The mistranslation of John 14.10
Darby Bible Translation says the following at John 14.10 (Brackets his):
"Believest thou not that I [am] in the Father, and that the Father is in me? The words which I speak to you I do not speak from myself; but the Father who abides in me, he does the works."
The words in bold reflect the Greek literally. Thus, a translator who seeks to stick closely to the original document, will do no wrong by rendering word-for-word in the text. In this group of literal Bibles we can include the Darby Bible, KJV, Young's Literal NT and the New American Standard Bible.
So what's wrong in rendering literally in the above verse? Let's imagine a 13 year old asking his/her parents what those words in bold above actually mean. Trinitarian parents in the western world would probably be tempted at once to explain the words on the assumption that Jesus is God. It is generally acknowledged that the Trinity dogma as understood today was not tied to Scripture until a few centuries later. Hence, it is important not to convey a posterior thought of another era to Jesus' sayings of the First-Century.
Jesus as a Jew fully sustained the Shema belief found at Mark 12.29:
"“The most important one [commandment],” answered Jesus, “is this: ‘Hear, O Israel: The Lord our God, the Lord is one."
Jesus' words at John14.10 are not a tribute to the complexity of the trinity doctrine. Rather it is a tribute to the "unity" existing between the Father and the Sent Son. Nothing more!
Eugene Nida and Barclay Newman, two scholars who worked on the UBS Handbook Series New Testament (20 vols.) for Bible translators, explained the meaning of Jesus' words at John 14.10:
"The meaning of [I am in the Father and the Father is in me] may be expressed by translating ‘I am one with the Father, and the Father is one with me.’....In some languages ‘my Father is united with me, and I am united with my Father’ or ‘my Father and I are just one as though we were one.’....The Father, who remains in me, does his own work is a fairly literal rendering of the Greek text. These words indicate that Jesus' miracles were not accomplished by his own power or initiative (see 8.28); rather, they reveal his union with the Father. A number of translators attempt a dynamic translation; NEB has ‘it is the Father who dwells in me doing his own work’; NAB ‘it is the Father who lives in me accomplishing his works’; Mft ‘it is the Father who remains ever in me, who is performing his own deeds’; Gdsp ‘but the Father who is united with me is dong these things himself.’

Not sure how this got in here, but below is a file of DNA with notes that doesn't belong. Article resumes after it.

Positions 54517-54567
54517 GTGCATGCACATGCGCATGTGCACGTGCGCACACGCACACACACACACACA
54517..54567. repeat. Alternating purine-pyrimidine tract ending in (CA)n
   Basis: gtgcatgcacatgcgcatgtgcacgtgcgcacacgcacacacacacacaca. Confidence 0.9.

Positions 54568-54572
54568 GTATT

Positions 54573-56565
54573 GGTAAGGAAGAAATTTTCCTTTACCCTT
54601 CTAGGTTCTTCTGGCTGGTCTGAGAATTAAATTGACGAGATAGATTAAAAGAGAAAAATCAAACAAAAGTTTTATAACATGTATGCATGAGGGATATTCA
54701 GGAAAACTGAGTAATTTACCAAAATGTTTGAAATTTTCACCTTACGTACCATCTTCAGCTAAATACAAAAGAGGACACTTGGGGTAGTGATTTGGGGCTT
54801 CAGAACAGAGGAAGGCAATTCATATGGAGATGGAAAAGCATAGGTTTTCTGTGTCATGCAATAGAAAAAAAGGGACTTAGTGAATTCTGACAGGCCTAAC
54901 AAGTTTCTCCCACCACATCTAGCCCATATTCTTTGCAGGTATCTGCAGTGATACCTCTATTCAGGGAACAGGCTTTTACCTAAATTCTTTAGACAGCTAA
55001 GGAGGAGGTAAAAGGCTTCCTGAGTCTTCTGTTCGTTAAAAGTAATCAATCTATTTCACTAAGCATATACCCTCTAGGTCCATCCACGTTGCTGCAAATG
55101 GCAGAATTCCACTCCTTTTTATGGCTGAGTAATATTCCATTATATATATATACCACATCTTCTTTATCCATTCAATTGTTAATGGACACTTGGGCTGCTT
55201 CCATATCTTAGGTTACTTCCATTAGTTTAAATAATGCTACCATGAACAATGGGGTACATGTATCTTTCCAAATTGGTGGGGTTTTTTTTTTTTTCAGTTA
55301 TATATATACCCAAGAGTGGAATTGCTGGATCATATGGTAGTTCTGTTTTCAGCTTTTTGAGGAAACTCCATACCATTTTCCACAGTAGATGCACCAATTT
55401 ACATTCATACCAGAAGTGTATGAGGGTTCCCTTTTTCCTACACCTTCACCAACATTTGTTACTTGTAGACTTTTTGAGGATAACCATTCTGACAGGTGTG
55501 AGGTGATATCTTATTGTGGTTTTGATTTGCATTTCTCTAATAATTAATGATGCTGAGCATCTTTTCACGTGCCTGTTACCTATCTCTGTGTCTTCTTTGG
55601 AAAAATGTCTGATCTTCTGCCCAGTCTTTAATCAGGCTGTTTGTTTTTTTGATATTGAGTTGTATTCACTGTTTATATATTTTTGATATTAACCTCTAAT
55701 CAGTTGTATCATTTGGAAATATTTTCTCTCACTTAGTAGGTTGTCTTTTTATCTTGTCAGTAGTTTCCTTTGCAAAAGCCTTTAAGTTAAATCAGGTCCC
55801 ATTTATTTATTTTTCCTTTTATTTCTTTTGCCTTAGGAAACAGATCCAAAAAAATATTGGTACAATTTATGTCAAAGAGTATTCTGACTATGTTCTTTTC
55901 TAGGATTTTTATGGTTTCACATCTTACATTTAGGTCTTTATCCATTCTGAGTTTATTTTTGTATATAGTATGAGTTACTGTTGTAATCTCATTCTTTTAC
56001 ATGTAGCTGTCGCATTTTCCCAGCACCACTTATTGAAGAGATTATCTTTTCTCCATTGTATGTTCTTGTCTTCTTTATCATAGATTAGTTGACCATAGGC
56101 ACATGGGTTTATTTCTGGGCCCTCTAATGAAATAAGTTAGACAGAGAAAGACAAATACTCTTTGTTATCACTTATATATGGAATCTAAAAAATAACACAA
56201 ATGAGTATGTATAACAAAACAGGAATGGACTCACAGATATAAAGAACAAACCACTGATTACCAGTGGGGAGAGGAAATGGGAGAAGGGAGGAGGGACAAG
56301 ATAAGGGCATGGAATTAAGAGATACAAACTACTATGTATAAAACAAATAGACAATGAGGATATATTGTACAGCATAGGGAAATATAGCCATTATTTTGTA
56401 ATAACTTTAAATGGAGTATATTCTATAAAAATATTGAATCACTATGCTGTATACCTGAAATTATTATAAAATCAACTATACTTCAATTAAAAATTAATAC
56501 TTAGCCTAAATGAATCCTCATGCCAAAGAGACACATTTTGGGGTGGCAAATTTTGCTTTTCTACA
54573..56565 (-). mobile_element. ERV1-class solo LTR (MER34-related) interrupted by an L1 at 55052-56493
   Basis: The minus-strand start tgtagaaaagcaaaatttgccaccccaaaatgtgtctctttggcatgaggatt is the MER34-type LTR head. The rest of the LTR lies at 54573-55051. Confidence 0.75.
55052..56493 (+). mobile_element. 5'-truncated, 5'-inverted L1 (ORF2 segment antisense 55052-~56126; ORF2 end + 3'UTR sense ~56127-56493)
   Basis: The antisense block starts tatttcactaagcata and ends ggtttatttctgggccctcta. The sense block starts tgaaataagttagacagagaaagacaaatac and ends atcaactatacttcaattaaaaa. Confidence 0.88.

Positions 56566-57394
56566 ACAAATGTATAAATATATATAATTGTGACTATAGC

However, it may be difficult to speak of the Father ‘doing his own work.’ The reference is obviously very broad, for it includes both miracles and sayings. Sometimes one can employ such an expression as ‘my Father who remains in me causes these happenings.’ But in other instances a more satisfactory rendering may be ‘...does what he decides to do.’ Such rendering indicates clearly that the agency and the initiative rest with God."
However, since the Trinity doctrine is prevalent within the religious world of Christendom, modern Bible readers amazingly prefer the literal wording as indicated in their so-called "contemporary" English versions. They may not realize that the words in bold above are Greek words dressed with English ones. It is the duty of the translator to employ English idioms in a contemporary version instead of Greek ones.